- There are no loo breaks – even if you see a loo, it is likely you will be whisked past it in a tidal wave of people; or if you stop, you may never see your tour group again.
- Guards at the Vatican can be officious and even shouty. I have never been to the Vatican without getting into trouble for some misdemeanour – it was exactly the same when I was at convent school; although at the Vatican, they have yet to slap the back of my legs. But inside St Peter’s Basilica, women must cover their shoulders and everyone must behave respectfully (ie no shouting, kissing, slugging back water, eating). If you commit any violation, you will soon be told, however minor the offence.
- There are loos at the Vatican on the right-hand side of St Peter’s Square as you look at St Peter’s Basilica. They are tended by a nun and a small charge applies.
- After the tour, pop into the Vatican City post office (handily near the loos), where you can choose a postcard and a stamp for a few euros and post it in the Vatican’s post box. It is a lovely thing to do and you will have a copy of the Vatican City’s post mark when it arrives.
Finally – good news: there are plenty of taxis around the Vatican if you are too tired to walk home. Always use the white cabs, which are metered – the black taxis are illegal.
What to see at St Peter’s? If you cannot face a tour, you can sit in the Piazza San Pietro and admire the architecture or watch the world go by – there are usually no chairs, but people gather round the fountain, the column at the centre or on the steps. Otherwise, the Vatican has one of the best collections of sculpture and artworks in the world, including the Egyptian gallery displaying acquisitions by previous Popes and Roman emperors; the Raphael galleries; the wonderful Map Room, with paintings of ancient maps and a fabulously decorated ceiling – and a gallery displaying the Vatican’s modern art collection.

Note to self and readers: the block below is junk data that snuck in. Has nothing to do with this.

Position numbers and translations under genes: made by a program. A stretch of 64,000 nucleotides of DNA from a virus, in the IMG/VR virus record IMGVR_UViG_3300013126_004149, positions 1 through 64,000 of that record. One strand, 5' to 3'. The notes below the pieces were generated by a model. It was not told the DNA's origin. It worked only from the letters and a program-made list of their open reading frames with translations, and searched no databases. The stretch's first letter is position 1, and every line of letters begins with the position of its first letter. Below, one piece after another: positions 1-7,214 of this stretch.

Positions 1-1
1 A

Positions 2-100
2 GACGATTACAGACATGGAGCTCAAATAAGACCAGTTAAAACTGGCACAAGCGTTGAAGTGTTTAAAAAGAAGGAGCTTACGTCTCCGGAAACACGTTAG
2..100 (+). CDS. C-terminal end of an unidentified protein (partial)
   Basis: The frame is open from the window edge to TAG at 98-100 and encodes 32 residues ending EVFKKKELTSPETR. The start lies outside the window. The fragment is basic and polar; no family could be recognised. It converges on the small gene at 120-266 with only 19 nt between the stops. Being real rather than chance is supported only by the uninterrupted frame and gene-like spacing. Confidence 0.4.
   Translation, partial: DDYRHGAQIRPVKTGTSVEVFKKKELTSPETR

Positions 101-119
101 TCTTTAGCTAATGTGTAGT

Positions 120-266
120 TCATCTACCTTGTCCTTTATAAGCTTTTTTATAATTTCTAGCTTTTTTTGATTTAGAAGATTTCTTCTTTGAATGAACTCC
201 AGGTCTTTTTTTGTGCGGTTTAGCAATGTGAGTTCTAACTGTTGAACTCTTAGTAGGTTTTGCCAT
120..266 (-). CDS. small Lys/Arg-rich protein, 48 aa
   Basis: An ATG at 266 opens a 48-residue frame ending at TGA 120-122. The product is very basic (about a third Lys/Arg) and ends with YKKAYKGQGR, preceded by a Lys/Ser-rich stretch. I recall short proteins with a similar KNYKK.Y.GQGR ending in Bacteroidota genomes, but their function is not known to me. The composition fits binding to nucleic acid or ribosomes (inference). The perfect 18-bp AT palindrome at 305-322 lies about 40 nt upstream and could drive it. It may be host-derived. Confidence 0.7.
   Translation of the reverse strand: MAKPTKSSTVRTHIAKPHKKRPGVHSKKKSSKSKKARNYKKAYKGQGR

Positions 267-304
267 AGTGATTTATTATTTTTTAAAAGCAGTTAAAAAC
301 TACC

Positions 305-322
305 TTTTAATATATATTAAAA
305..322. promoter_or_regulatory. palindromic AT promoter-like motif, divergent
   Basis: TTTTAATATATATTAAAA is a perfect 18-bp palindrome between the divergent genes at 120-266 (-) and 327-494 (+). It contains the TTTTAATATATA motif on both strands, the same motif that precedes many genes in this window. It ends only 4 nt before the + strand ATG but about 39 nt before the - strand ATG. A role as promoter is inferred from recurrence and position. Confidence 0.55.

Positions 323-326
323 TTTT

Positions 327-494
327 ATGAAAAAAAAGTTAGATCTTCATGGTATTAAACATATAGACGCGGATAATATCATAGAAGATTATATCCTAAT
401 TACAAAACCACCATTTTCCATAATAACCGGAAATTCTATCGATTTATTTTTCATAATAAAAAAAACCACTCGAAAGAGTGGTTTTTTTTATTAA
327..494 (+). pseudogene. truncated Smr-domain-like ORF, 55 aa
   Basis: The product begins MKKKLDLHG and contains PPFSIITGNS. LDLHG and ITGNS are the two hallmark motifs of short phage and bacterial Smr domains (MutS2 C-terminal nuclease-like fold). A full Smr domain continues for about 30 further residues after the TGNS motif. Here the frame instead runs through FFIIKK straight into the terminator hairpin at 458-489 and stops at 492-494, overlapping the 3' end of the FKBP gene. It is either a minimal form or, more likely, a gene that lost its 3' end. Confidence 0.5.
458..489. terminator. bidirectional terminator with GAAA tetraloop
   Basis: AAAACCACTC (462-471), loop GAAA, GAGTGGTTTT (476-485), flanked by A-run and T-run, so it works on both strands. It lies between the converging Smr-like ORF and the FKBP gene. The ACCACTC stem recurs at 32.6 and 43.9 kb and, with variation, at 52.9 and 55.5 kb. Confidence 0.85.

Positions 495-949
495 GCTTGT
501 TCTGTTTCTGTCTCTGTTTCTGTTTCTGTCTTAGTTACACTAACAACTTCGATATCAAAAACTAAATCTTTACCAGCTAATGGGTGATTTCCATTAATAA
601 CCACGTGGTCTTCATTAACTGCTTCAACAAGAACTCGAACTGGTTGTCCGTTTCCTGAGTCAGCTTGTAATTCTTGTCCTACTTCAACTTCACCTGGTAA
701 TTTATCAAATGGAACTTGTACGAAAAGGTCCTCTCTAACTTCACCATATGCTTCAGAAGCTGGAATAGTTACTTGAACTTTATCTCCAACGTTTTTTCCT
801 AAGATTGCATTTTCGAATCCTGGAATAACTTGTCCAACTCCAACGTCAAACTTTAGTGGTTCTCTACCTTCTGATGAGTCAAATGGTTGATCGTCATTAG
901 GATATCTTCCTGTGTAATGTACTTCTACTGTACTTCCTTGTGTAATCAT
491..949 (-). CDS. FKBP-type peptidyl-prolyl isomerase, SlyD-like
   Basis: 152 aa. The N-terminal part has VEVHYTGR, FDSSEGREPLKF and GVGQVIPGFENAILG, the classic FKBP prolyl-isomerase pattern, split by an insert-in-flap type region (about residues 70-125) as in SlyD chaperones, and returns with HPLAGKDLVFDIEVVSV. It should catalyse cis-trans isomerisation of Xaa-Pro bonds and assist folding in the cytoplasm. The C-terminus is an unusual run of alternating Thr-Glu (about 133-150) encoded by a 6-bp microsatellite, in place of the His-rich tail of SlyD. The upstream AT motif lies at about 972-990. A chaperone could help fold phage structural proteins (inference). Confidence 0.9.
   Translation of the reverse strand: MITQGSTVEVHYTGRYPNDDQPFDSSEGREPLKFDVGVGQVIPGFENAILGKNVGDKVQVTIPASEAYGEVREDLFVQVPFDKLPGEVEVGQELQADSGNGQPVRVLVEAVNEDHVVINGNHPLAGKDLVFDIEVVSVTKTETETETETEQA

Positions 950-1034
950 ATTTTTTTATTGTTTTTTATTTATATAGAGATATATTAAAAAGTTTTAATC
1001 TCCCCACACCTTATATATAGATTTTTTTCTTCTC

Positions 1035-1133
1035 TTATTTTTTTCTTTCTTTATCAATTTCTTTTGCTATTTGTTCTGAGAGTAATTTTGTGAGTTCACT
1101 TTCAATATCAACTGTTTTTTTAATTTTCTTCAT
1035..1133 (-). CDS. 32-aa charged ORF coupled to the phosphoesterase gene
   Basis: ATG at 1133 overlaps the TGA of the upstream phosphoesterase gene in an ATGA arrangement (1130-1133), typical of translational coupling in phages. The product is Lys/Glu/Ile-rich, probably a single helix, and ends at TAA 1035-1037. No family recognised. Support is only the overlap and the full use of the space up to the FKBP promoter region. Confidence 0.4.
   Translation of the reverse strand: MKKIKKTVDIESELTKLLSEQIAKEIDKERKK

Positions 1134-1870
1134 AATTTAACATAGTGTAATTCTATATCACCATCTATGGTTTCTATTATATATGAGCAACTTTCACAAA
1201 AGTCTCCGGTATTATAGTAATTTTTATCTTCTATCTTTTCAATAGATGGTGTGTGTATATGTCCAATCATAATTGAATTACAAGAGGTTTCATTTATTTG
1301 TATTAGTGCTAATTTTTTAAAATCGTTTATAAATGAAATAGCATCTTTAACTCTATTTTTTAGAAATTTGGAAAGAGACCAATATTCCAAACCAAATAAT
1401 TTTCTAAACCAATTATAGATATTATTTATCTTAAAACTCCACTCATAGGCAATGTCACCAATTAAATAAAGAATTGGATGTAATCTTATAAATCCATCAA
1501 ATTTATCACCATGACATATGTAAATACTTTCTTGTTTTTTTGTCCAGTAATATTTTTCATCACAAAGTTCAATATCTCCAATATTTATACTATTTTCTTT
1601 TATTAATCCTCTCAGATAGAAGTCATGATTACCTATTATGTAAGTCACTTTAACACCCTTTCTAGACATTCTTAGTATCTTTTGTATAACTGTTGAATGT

The Sistine Chapel and Basilica itself are at the end of the tour – St Peter’s houses Michelangelo’s Pieta, one of the most famous sculptures in the world, if not the most famous sculpture. Sadly, gone are the days when the sculpture was openly on display: now the Pieta is behind glass, lit with spotlights – and is in front of a small window with light pouring through it. Trying to grab a photo is also an undignified affair, as other tourists push and shove you out of any pole position you may have. It is at this point you need to pay special attention to what your cardigan or shawl is doing, in case they come adrift in the scrum.
One further point of interest is that the former pope, Benedict, who resigned, now lives in a monastery in the grounds, the roof of which it is possible to see through the Vatican gardens. Apparently, he can be seen at certain times of the day taking a walk on the upper walkway of the monastery with his secretary. More recently, he was seen in a wheelchair for the first time, our guide informed us. His mental faculties are still intact, however. His resignation caused terrible upset at the time, but now Catholics themselves seem more resigned to what happened. An Italian newspaper recently ran the story of the two popes for the first time, we were told, calling Benedict the head (ie the brains) of the church – and Pope Francis its heart.
The pope used to live in the splendour of the Vatican apartments – but Pope Francis through personal choice now lives in a humble room with a simple bathroom at a small hotel reserved for Vatican staff.
Among the undoubted opulence of the Vatican, I find the thought of the two popes living in humility, side-by-side, the most moving and memorable image of my Vatican tour. I hope you enjoy your tour as much as I did.
All images copyright A. Meredith 2017